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Judiciary ready to move on appellate CMS, e-filing

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The state judiciary is moving forward with a plan to establish an appellate case management system, which someday could entail an e-filing system similar to what the federal courts currently have access to.

Late Friday afternoon, the Indiana Division of State Court Administration issued a public notice of contracting opportunity (PNCO) seeking proposals for an information technology system that would be put in place for the state’s appellate system. This move follows the February 2009 hiring of Indianapolis attorney Robert Rath to be the new director of appellate court technology, which was a position created in response to a National Center for State Courts study in 2007 about the Hoosier judiciary’s system.

Currently, the Indiana appellate case management system is one designed and built in the 1980s that has been gradually updated through the years, but largely remains the same. A new system would allow the courts to enter the 21st century, with the possibility of linking to the statewide case management system known as Odyssey, which is now implemented in about 50 trial courts and 21 counties throughout the state.

“This will be a major initiative for our courts over the next couple years, provided we can secure the necessary funding,” Indiana Supreme Court public information officer Kathryn Dolan wrote in a statement to Indiana Lawyer about the IT updates in recent months.

In the 27-page notice, the primary goals are to increase the appellate courts’ productivity and overall efficiency with a data-entry system that can produce real-time data validation. One component is to give litigants and attorneys the ability to file briefs and motions electronically and enable trial courts and clerks to file transcripts and records the same way online.

In previous interviews, Appellate Clerk Kevin Smith has told IL that a vision is to someday possibly have an online system similar to the Public Access to Court Electronic Records and Case Management/Electronic Case Files (PACER and CM/ECF). The path to that vision could take many forms and much is dependent on available funding and resources.

The notice discusses contractors considering phased development, where some aspects such as Tax Court filings, attorney discipline cases, or a certain type of case could be targeted initially. A launch of the project isn’t yet determined, the notice says.

Companies must submit their proposals and cost breakdowns by 4 p.m. Aug. 20. Questions and updates are due earlier that month, and the timeline following those submissions is still uncertain. The state hopes to have proposal evaluations at the end of September, the PNCO says. Interested vendors can register in advance for a pre-proposal conference set for July 22, by contacting Teresa Payne at tpayne@courts.state.in.us or (317) 233-1578. Details about the project and timeline can be found online at the state judiciary’s website.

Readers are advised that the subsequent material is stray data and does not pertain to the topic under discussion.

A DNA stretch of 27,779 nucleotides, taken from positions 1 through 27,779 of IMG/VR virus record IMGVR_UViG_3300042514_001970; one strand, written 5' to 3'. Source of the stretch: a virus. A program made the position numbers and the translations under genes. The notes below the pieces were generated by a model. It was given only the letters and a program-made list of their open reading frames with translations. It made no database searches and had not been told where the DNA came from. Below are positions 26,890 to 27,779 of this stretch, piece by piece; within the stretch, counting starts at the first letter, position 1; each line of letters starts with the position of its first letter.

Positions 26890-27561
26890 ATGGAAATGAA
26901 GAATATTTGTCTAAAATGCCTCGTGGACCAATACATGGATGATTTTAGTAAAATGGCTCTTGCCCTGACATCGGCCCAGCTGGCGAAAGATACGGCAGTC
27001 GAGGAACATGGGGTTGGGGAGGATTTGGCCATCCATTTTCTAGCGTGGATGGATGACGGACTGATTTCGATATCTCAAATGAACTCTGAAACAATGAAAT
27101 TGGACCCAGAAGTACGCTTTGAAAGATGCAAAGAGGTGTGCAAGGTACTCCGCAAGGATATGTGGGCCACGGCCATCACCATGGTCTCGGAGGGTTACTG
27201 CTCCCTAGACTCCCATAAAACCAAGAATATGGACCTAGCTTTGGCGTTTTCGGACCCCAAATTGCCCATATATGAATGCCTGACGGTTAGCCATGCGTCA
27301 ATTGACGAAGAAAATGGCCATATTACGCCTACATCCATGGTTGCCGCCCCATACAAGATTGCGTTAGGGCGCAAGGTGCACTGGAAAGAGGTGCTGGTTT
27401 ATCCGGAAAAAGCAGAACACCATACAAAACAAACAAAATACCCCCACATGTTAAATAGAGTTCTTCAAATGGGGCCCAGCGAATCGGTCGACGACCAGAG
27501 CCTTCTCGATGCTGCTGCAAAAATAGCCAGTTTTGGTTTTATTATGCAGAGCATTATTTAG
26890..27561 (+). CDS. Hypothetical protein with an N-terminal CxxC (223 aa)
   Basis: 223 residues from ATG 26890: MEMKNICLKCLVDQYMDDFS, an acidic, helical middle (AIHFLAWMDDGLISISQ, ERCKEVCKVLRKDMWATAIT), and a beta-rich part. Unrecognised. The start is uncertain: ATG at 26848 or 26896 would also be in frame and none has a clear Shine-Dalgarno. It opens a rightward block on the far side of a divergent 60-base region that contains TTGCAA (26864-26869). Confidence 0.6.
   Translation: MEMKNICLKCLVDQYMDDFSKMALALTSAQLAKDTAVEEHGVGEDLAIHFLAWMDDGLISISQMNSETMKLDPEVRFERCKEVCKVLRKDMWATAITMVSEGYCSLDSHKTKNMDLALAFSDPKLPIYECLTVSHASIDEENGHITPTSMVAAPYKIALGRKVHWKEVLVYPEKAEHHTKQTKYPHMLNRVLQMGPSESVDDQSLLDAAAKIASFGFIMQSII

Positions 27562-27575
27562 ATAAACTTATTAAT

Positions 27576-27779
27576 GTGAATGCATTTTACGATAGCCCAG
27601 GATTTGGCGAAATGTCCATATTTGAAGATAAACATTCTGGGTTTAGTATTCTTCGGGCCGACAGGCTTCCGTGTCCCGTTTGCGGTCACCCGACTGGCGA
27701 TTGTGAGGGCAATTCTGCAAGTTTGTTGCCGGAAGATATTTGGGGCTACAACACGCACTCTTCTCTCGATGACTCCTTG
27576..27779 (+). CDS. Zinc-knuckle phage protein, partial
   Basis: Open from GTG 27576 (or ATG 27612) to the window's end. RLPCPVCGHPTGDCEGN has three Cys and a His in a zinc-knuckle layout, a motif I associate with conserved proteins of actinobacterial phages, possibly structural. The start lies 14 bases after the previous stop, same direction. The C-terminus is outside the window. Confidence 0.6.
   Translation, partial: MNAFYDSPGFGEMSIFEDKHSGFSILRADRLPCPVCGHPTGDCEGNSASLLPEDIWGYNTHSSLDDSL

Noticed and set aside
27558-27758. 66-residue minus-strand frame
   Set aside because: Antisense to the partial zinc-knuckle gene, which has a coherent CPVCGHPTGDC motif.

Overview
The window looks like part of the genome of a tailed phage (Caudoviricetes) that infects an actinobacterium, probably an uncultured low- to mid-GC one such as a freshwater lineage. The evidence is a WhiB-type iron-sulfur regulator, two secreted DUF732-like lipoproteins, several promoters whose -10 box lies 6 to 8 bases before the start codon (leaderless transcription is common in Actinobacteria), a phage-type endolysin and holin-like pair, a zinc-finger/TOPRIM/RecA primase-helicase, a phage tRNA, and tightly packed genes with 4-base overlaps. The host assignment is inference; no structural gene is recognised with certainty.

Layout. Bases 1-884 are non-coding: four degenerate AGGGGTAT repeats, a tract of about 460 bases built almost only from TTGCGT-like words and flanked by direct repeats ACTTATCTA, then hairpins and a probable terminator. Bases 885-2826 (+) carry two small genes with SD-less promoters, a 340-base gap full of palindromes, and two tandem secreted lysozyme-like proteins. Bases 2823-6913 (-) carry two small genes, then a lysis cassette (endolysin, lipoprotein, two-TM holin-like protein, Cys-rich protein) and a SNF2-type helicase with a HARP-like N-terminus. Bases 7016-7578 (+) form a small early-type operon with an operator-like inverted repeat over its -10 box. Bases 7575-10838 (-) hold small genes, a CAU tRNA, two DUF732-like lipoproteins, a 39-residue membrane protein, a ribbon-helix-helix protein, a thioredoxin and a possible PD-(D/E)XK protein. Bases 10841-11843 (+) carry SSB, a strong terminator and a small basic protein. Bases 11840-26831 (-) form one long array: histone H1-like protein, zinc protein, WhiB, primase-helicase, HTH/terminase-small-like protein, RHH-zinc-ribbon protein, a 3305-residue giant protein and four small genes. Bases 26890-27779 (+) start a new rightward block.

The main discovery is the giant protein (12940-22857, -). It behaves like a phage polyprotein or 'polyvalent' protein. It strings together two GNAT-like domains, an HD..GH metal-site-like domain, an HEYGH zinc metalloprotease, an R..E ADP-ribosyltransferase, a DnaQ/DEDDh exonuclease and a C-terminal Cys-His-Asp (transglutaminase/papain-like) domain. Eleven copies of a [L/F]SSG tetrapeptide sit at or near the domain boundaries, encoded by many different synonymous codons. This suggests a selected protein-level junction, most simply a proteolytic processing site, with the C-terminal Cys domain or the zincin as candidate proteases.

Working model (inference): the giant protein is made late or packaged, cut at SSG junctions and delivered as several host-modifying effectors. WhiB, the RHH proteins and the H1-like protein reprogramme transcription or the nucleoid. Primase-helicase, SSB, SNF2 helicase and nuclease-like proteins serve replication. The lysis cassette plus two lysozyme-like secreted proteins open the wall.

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  1. Finally, an official that realizes that reducing the risks involved in the indulgence in illicit drug use is a great way to INCREASE the problem. What's next for these idiot 'proponents' of needle exchange programs? Give drunk drivers booze? Give grossly obese people coupons for free junk food?

  2. That comment on this e-site, which reports on every building, courtroom or even insignificant social movement by beltway sycophants as being named to honor the yet-quite-alive former chief judge, is truly laughable!

  3. Is this a social parallel to the Mosby prosecutions in Baltimore? Progressive ideology ever seeks Pilgrims to burn at the stake. (I should know.)

  4. The Conour embarrassment is an example of why it would be a good idea to NOT name public buildings or to erect monuments to "worthy" people until AFTER they have been dead three years, at least. And we also need to stop naming federal buildings and roads after a worthless politician whose only achievement was getting elected multiple times (like a certain Congressman after whom we renamed the largest post office in the state). Also, why have we renamed BOTH the Center Township government center AND the new bus terminal/bum hangout after Julia Carson?

  5. Other than a complete lack of any verifiable and valid historical citations to back your wild context-free accusations, you also forget to allege "ate Native American children, ate slave children, ate their own children, and often did it all while using salad forks rather than dinner forks." (gasp)

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